For anyone giving this review only ten seconds before they make
up their mind: this is an unmissable CD. Shapira's Concierto
Latino is a memorably orchestrated, romantic modern masterpiece,
full of imagination, passion and beautiful melody.
Israeli-American violinist Ittai Shapira has now recorded numerous
CDs as a soloist, from his debut in 2000 on EMI Classics, less
than warmly reviewed here,
to much more enthusiastically received recent performances reviewed
the latter his most recent recording for not-for-profit English
label Champs Hill Records. This new release appears to be his
first disc as composer, although he has written, among other
works, a violin concerto, a double violin concerto and a double
concerto for violin and cello.
Because of the very short playing time, this is being marketed
as a CD single, and rightly so. Nevertheless, everything else
about it - jewel case, booklet, disc size, recording quality
- is standard. The asking price reflects both facts, although
a wide discrepancy is found between retailers. Rest assured,
the Concierto Latino is worth every penny.
According to the booklet notes, Shapira's influences include
not just the likes of Villa-Lobos and de Falla, but also Osvaldo
Golijov, the Buena Vista Social Club and in particular the Colombian
pop singer of international renown - at least among those who
like that sort of thing - known as 'Shakira'. The notes repeat
her "prophetic" pearls of wisdom, that writing music
"has a therapeutic effect".
Shapira found this out for himself after he was mugged by a
gang of men in New York in 2005. Subsequent daily headaches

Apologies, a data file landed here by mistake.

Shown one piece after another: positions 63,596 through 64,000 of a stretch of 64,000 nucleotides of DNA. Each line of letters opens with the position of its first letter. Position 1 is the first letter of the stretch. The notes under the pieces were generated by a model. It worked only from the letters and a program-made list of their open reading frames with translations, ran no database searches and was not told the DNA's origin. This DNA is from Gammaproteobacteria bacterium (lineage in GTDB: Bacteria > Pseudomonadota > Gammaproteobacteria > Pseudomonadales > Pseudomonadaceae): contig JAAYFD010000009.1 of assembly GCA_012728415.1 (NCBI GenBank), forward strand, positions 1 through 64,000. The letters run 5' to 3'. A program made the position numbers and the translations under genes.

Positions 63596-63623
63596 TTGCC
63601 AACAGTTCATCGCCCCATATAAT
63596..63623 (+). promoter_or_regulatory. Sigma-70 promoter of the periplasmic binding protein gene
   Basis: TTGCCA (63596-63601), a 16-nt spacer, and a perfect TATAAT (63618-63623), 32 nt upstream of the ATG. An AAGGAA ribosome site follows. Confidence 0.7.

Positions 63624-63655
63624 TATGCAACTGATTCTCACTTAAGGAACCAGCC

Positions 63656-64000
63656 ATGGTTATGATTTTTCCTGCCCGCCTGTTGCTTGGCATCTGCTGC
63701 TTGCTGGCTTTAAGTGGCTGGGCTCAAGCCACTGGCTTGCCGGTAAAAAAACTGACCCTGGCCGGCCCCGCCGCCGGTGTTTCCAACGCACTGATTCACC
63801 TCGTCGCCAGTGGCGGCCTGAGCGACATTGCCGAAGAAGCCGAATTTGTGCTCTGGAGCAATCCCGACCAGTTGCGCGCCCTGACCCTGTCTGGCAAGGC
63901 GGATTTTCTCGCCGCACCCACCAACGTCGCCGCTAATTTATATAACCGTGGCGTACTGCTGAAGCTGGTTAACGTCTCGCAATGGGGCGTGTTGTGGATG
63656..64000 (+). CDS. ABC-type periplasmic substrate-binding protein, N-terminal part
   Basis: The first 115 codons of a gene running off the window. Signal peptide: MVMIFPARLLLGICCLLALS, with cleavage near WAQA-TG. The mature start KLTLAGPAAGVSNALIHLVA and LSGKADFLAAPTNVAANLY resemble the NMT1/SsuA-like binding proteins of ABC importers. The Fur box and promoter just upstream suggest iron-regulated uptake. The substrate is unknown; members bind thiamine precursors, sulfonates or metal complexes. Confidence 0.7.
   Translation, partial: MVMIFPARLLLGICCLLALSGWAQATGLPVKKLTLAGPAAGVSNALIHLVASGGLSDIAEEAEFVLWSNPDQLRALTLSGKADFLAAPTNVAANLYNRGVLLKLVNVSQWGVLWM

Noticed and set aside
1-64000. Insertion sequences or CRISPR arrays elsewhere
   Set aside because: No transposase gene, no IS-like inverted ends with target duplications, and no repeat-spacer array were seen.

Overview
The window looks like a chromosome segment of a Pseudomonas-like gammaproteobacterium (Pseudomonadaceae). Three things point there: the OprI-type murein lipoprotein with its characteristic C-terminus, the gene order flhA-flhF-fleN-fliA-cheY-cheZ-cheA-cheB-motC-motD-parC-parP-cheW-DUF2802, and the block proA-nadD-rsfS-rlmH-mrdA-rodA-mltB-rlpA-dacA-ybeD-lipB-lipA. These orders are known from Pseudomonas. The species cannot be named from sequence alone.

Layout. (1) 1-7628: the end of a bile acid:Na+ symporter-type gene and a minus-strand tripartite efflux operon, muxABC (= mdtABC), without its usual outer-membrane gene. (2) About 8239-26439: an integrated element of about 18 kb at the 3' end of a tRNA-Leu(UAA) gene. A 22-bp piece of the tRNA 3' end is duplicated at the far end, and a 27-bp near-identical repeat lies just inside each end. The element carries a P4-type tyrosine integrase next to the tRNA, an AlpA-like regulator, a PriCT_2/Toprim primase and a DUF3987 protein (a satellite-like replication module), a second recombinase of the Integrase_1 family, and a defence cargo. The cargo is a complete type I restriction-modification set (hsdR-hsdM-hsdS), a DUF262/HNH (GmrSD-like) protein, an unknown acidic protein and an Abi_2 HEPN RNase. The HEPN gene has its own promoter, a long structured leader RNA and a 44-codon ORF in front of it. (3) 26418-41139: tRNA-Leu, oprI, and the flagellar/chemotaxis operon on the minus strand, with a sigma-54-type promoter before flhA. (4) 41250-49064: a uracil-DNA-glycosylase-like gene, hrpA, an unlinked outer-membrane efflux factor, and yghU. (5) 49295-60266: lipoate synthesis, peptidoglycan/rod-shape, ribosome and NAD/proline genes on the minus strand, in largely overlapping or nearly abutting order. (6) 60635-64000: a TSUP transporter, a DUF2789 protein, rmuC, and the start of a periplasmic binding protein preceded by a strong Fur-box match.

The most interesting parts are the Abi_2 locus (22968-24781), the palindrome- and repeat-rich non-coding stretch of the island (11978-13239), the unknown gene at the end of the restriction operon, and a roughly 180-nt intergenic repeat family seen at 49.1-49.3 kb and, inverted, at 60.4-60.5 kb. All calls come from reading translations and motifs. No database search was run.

were accompanied by bursts of sound which Shapira began to write
down. This musical response helped the memories of the attack
come back, a process which Shapira found cathartic.
Concierto Latino's first movement is thus entitled 'The
Attack', but, aside from the insistent rhythmic energy, the
horror of the assault is not especially emphasised in the music,
which is surprisingly upbeat. More to the fore are influences
from Shapira's Jewish Middle Eastern background and the Latin
ones already mentioned, which give the work its title. The second
movement, 'Lament', is a reflection on the mugging, and begins
wistfully. There is soon another rhythmically vigorous episode
which suggests the physicality of the attack. Solemn contemplation
soon returns, before yielding to a beautiful melody which, according
to the notes, indicates "resignation and, ultimately, acceptance".
Throughout this movement Shapira plays with great expression
- the music clearly kindles deep feelings.
Shapira's recovery from the assault is celebrated by the final
movement, tellingly entitled 'Party'. Conga, salsa and rhumba
rhythms aided by ethnic drums and trumpets alternate with more
heartfelt optimism, partly Germanic, partly Sephardic. Shapira's
finely intoned, virtuosic violin (an early Guadagnini) brings
this vivid, unforgettable work to a vivacious conclusion.
London Serenata do not get a mention in the notes, but whoever
they are, they play superbly under Krzysztof Chorzelski - better
know as the Belcea Quartet's violist. Sound quality is excellent,
and the booklet glossy and informative, even if the notes are
rather overstated in places.
Finally, it is worth quoting the raison d'être of Champs
Hill, from their website:
"It's not about making money, it's about giving people
the chance to hear some of the finest musicians in the world,
and about providing a platform for some of the marvellous young
instrumentalists who are on their way up. With Champs Hill Records
we're also keen to present relatively little-known music that
is unlikely to stand a chance with the big labels."
With this latest release they have succeeded admirably on every
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